Peak(s):  Mt. Sneffels  -  14,155 feet
Date Posted:  12/24/2021
Date Climbed:   12/06/2021
Author:  Kiefer

Gilpin Peak from along the Blue Lakes Pass Ridge

The plan was to scale Gilpin Peak. If conditions allowed, and why wouldn’t they considering how abundantly dry and warm it has been, I’d saunter on over and try my hand at Mt. Emma. From there, I could descend either into Yankee Boy just west of Stony Mountain (12,698’), or descend due east and catch the mining road down into Governor Basin and back out. It seemed like it would be a good, long and fulfilling day. Though, as most of us know all too well when things don’t go according to plan, “Man plans, God laughs.”

For those looking to trek up into Yankee Boy this winter, here’s the hard stats:

  • Gate to the first fork (Camp Bird Road): 1.5 miles
  • Gate to #869/Imogene Pass: 2.5 miles
  • Gate to Revenue/Virginus Mine: 2.7 miles
  • Gate to Governor Basin fork: 3.5 miles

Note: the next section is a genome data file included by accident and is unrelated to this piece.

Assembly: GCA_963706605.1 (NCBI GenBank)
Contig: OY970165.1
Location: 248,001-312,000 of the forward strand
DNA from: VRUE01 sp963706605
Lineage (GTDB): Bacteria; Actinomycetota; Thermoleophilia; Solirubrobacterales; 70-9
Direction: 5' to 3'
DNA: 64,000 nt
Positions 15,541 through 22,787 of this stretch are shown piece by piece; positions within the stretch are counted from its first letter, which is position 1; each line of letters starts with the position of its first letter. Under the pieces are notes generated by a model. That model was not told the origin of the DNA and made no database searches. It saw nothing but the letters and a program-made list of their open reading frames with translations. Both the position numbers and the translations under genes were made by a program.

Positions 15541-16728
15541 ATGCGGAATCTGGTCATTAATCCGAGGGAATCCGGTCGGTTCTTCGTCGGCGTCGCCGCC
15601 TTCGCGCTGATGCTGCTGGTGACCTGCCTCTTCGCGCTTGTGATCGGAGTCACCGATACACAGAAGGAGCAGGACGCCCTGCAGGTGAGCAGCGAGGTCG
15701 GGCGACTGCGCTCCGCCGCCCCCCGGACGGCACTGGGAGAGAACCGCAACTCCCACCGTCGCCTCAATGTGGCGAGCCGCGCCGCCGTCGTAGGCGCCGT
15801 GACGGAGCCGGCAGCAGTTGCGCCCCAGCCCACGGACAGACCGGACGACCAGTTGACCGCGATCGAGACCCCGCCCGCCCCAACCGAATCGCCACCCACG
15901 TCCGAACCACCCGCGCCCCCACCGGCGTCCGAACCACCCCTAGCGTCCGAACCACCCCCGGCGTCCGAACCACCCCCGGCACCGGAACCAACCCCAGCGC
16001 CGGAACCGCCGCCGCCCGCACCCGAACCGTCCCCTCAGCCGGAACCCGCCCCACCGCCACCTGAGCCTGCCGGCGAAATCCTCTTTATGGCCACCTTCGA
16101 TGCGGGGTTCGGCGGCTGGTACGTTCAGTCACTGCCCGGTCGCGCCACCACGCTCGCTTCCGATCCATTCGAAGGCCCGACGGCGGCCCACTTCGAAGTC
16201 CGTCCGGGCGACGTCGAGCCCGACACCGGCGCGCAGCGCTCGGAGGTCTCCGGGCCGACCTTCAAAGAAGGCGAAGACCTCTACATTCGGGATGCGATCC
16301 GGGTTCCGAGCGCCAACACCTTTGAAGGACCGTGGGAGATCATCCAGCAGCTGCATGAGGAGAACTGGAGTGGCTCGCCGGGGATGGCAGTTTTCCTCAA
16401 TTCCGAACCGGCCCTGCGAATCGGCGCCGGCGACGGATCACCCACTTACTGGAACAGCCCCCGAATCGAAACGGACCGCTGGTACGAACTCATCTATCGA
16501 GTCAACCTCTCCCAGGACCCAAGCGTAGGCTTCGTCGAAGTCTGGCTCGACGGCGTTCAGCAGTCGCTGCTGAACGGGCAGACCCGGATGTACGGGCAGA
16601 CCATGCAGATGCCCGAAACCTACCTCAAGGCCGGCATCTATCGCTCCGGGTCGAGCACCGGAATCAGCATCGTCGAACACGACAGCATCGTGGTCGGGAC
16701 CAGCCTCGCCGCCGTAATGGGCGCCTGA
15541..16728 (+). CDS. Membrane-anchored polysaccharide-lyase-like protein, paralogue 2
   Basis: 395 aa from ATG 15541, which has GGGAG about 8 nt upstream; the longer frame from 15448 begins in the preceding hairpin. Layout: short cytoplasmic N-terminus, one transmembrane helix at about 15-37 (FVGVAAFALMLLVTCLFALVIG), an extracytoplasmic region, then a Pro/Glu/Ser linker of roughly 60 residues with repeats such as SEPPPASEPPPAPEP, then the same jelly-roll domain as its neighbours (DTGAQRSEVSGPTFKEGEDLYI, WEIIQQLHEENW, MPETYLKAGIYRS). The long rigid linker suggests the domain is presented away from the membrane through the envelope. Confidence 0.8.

• Gate to Outhouse: 4.2 miles
  • Gate to Sneffels 4wd Trailhead: 6.0 miles

I’ve more or less stopped listening to music for those long, winter approaches when the lower gates are closed (save for The Grateful Dead). Instead, I’ve found that podcasts tend to whistle away the hours almost unperceivably. My mind is just too distracted to note the passage of yet, ‘another section’ of road. On this cold September, going on December morning, I was able to burn through some episodes of the 1949 St. Louis exorcism (of which William Peter Blatty’s book, ‘The Exorcist’ is based off), Planet Money & Lore. Before I knew it, I was at Wrights Lake and the Sneffels Trailhead. It was just past dawn; I was making great time.

I didn’t do any research on Gilpin Peak. I figured, wrongly, from the many times I’ve been to Blue Lakes Pass, one simply follows the ridge south to Gilpin’s northern flanks followed by an easy scramble to the summit ridge. Easy peasy, right? Well, it wasn’t.